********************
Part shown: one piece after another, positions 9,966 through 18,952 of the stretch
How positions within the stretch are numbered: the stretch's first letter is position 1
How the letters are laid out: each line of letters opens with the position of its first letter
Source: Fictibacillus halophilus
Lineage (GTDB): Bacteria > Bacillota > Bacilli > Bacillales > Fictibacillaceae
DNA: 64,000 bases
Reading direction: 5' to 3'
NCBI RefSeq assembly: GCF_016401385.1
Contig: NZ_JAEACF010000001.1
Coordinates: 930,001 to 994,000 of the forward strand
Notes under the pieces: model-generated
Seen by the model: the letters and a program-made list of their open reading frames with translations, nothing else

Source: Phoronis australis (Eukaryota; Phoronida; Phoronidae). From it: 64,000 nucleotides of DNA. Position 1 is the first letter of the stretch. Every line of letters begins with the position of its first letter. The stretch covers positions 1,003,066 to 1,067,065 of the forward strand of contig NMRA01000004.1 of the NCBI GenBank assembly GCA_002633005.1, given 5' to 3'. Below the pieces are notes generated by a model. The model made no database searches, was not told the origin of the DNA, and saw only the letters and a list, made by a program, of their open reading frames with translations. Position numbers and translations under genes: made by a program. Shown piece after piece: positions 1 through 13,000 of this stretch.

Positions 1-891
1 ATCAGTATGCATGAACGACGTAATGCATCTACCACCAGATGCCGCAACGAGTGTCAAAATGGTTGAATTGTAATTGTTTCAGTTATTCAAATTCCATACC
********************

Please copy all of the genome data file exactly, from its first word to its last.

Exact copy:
Part shown: one piece after another, positions 9,966 through 18,952 of the stretch
How positions within the stretch are numbered: the stretch's first letter is position 1
How the letters are laid out: each line of letters opens with the position of its first letter
Source: Fictibacillus halophilus
Lineage (GTDB): Bacteria > Bacillota > Bacilli > Bacillales > Fictibacillaceae
DNA: 64,000 bases
Reading direction: 5' to 3'
NCBI RefSeq assembly: GCF_016401385.1
Contig: NZ_JAEACF010000001.1
Coordinates: 930,001 to 994,000 of the forward strand
Notes under the pieces: model-generated
Seen by the model: the letters and a program-made list of their open reading frames with translations, nothing else

Source: Phoronis australis (Eukaryota; Phoronida; Phoronidae). From it: 64,000 nucleotides of DNA. Position 1 is the first letter of the stretch. Every line of letters begins with the position of its first letter. The stretch covers positions 1,003,066 to 1,067,065 of the forward strand of contig NMRA01000004.1 of the NCBI GenBank assembly GCA_002633005.1, given 5' to 3'. Below the pieces are notes generated by a model. The model made no database searches, was not told the origin of the DNA, and saw only the letters and a list, made by a program, of their open reading frames with translations. Position numbers and translations under genes: made by a program. Shown piece after piece: positions 1 through 13,000 of this stretch.

Positions 1-891
1 ATCAGTATGCATGAACGACGTAATGCATCTACCACCAGATGCCGCAACGAGTGTCAAAATGGTTGAATTGTAATTGTTTCAGTTATTCAAATTCCATACC